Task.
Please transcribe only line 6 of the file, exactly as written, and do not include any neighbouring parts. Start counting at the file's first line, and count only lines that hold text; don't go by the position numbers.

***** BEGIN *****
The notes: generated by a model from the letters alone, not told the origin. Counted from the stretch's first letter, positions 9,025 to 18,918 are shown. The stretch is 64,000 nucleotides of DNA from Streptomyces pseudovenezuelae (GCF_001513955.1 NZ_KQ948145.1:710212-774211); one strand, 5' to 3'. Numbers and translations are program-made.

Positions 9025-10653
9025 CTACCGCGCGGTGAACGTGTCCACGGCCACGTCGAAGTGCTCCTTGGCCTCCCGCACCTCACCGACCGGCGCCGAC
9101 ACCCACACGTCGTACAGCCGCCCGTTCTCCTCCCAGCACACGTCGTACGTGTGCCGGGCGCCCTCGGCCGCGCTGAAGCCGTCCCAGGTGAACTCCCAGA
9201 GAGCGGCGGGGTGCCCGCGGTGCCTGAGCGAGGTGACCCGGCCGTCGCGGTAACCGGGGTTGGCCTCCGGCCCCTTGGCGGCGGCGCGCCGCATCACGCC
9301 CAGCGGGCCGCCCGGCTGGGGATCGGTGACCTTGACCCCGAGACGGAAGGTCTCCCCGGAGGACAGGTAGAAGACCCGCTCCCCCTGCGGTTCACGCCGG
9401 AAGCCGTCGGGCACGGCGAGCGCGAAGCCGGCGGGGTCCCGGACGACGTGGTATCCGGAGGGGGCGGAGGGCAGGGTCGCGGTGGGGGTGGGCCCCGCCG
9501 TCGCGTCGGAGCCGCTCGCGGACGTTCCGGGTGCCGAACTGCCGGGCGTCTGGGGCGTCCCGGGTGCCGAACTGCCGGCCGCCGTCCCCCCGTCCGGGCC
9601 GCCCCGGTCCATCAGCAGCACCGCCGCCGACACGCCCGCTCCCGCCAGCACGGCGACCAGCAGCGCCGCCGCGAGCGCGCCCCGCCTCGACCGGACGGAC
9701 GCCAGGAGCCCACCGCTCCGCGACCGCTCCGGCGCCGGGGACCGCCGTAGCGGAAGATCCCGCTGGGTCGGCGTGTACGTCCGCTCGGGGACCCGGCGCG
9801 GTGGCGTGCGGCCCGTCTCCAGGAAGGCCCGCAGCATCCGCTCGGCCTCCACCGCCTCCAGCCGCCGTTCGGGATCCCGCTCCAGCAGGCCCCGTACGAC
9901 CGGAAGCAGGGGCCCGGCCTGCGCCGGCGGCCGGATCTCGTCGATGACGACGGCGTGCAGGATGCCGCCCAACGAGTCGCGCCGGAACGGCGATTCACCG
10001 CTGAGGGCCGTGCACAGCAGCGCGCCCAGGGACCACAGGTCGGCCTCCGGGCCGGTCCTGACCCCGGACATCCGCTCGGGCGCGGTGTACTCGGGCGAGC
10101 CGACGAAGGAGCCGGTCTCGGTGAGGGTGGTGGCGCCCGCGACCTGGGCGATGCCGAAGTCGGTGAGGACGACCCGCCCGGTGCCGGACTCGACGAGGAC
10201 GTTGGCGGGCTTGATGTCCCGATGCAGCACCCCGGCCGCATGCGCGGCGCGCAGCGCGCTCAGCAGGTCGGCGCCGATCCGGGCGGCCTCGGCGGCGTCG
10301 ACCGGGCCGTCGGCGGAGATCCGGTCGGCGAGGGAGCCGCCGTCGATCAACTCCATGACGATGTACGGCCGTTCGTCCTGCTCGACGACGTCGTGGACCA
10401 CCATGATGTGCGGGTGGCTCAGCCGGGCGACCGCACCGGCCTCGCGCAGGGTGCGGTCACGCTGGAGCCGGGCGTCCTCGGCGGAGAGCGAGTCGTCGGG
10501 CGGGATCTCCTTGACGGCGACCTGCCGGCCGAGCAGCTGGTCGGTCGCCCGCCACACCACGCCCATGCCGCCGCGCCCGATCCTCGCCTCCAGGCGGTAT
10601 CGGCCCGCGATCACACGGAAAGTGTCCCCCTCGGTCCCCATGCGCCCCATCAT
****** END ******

9301 CAGCGGGCCGCCCGGCTGGGGATCGGTGACCTTGACCCCGAGACGGAAGGTCTCCCCGGAGGACAGGTAGAAGACCCGCTCCCCCTGCGGTTCACGCCGG